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  14. This story was originally published by Mother Jones and is reproduced here as part of the Climate Desk collaboration. California Gov. Jerry Brown signed historic legislation Thursday, establishing one of the most ambitious carbon reduction goals in the world. The bill, SB 32, has enormous implications for the state’s economy and for its efforts to combat climate change. It requires that California reduce its carbon pollution to at least 40 percent below 1990 levels by 2030. “This is big, and I hope it sends a message across the country,” Brown said at the bill-signing in Los Angeles, according to the Sacramento Bee. “The bills today, they really are far reaching, and they keep California on the move to clean up the environment, to encourage vast innovation and to make sure we have the environmental resilience that the Californians really want and expect.” (Brown also signed into law AB 197, a measure that creates additional legislative oversight of the California Air Resources Board, the regulatory agency that had led the efforts to cut emissions.) California has already made progress in cutting its carbon dioxide emissions, following a landmark 2006 law that called for the state to reduce carbon pollution to 1990 levels by 2020. A report from the California Environmental Protection Agency last June showed that the state was on track to meet those goals, and California has one of the lowest carbon dioxide emission rates per capita. SB 32 would require California to reduce its emissions levels even more drastically. It also ensures that the state’s climate change efforts will continue for at least another 10 years. Opponents of the legislation argued that making such significant cuts to greenhouse gas emissions would hurt the economy. But supporters counter that that hasn’t been the case: California’s GDP has continued to grow while emissions have decreased, according to data from the California Air Resources Board.* California also didn’t lose manufacturing jobs, as opponents predicted it would, and continued to add jobs, according to the same group. The bill’s goals will not be easy to accomplish, especially since it doesn’t specify what will happen to California’s cap-and-trade program, which sets a price and a limit on carbon emissions. The policy has been billed as a low-cost, revenue-generating way of cutting carbon pollution but has struggled in recent years. Without an effective cap-and-trade system, the state would have to find another way to meet its targets. The challenge facing California is a daunting one; here’s one possible scenario, as laid out by Vox: We’re talking about a world where California gets more than 50 percent of its electricity from renewables in 2030 (up from 25 percent today), where zero-emissions vehicles are 25 percent of the fleet by 2035 (up from about 1 percent today), where high-speed rail is displacing car travel, where biofuels have replaced a significant chunk of diesel in heavy-duty trucks, where pastures are getting converted to forests, where electricity replaces natural gas in heating, and on and on. Possible? Sure. Easy? Hardly. The level of effort is just orders of magnitude different from anything California has done so far. For more on Brown’s efforts to fight climate change, read our feature detailing the history of California’s energy policies.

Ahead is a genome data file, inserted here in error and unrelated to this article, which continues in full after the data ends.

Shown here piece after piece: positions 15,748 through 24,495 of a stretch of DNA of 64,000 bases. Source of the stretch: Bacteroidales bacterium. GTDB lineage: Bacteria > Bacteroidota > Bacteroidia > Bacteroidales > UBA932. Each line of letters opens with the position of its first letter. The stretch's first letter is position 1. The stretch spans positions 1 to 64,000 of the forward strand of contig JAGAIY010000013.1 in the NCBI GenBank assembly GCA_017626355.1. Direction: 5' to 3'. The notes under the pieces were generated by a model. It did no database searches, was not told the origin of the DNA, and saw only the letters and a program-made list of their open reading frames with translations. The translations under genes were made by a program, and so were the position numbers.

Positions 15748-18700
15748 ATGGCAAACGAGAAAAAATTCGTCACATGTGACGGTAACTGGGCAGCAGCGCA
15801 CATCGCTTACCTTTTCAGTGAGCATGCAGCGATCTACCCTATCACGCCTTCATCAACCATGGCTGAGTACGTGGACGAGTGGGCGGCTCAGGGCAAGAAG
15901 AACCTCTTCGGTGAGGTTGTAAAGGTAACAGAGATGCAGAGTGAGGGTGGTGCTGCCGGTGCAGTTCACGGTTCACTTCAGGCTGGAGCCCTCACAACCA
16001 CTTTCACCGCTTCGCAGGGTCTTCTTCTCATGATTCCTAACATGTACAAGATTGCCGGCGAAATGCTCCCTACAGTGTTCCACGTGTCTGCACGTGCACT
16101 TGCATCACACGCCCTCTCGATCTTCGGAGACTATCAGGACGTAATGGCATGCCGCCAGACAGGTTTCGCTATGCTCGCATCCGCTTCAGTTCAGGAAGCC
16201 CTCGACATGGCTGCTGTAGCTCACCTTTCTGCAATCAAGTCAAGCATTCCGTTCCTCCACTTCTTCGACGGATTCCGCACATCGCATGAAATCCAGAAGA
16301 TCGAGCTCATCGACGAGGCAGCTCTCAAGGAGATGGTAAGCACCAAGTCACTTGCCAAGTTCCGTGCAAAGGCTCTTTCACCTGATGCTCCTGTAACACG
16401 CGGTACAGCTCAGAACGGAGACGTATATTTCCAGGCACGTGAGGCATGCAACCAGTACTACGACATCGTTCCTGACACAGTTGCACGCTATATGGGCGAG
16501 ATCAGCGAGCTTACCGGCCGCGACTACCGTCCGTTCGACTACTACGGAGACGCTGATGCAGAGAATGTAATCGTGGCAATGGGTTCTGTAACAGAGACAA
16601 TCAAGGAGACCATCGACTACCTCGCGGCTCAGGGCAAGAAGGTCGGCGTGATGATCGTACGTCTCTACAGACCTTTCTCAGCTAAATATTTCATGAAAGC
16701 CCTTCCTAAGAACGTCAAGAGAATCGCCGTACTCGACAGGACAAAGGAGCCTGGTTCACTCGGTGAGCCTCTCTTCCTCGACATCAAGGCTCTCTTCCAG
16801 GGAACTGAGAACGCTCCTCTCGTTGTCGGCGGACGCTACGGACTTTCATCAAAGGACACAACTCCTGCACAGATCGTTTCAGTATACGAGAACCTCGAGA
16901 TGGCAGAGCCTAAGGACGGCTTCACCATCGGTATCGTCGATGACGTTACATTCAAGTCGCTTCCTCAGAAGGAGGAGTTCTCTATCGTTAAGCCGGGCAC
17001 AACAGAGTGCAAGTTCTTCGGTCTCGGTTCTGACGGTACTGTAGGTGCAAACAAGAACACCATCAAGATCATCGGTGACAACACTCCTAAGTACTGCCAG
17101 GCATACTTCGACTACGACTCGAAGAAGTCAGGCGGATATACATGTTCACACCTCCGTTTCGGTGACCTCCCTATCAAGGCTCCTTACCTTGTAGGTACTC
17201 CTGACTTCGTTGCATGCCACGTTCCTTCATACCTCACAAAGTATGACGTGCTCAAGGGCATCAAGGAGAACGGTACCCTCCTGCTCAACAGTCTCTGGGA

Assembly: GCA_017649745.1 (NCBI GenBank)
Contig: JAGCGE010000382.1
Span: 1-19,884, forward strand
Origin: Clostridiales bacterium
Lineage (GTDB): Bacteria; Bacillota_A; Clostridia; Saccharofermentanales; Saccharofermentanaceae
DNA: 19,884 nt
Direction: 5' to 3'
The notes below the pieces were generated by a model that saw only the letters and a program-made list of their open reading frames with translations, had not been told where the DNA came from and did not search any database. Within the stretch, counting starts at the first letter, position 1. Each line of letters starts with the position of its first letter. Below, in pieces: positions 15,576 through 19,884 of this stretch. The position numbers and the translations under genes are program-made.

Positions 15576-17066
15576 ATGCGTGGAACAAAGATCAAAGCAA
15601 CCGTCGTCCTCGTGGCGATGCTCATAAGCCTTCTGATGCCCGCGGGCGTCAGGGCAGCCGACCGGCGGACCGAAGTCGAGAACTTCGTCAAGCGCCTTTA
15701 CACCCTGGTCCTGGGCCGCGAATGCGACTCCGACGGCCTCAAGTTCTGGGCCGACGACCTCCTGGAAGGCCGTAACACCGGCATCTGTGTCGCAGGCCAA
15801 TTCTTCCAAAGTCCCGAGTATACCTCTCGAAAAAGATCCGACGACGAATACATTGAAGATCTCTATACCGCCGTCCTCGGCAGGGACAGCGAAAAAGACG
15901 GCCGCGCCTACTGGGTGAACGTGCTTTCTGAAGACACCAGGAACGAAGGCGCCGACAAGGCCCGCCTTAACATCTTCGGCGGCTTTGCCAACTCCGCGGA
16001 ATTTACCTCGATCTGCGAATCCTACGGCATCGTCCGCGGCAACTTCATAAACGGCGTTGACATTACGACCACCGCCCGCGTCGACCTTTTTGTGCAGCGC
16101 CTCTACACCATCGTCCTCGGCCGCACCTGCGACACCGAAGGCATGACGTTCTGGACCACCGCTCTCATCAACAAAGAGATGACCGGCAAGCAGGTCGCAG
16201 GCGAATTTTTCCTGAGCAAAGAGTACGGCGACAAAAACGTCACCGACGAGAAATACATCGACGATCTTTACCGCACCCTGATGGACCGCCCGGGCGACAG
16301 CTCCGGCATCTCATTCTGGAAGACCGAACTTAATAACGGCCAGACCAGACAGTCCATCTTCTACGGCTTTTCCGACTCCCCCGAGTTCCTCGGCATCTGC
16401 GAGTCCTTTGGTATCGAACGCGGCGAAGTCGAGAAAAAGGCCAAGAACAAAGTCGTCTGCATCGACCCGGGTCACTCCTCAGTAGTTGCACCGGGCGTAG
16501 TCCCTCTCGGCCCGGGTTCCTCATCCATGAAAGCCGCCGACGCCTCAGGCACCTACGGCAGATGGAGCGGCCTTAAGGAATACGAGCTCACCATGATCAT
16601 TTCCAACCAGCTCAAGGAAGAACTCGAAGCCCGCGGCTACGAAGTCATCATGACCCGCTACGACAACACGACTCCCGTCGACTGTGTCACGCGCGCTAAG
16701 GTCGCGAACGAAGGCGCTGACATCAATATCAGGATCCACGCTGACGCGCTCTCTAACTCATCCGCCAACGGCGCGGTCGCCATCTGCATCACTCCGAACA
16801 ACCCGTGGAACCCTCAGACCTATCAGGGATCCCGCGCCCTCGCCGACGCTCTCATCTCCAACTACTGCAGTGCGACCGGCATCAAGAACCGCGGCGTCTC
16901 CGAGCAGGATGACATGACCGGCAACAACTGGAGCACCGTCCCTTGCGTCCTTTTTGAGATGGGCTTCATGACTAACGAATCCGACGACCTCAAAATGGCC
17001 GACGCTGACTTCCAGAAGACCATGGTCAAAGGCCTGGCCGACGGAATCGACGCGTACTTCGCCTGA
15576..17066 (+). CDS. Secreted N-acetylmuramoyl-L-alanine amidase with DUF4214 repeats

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    George W Bush is told of the 9/11 attacks during a visit to a school in Florida on the day of the atrocities Credit: PAUL J. RICHARDS/AFP/Getty Images George W Bush with his aides on the day the attacks took place
  15. Last weekend, Will.i.am's customized and heavily modified Tesla Model S was spotted street-parked in Beverly Hills. Luckily (or unluckily, depending on your aesthetic sensibilities) for us, someone captured a walk-around video of the thing. From the detailed video shot in the dark, we can see that the rear doors have been made into rear-hinged suicide doors. However, they still retain the stock handles that extend as the driver gets near.
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  16. Very strange behavior by the attendants and Elders after the Duluth, GA, RC. On the first link the attendants start to exit the arena, then line up and turn their backs on the street preachers. (Around the 6:00 mark). This video shows the attendants and Elders singing over and over, We are Jehovah's Witnesses and clapping hands.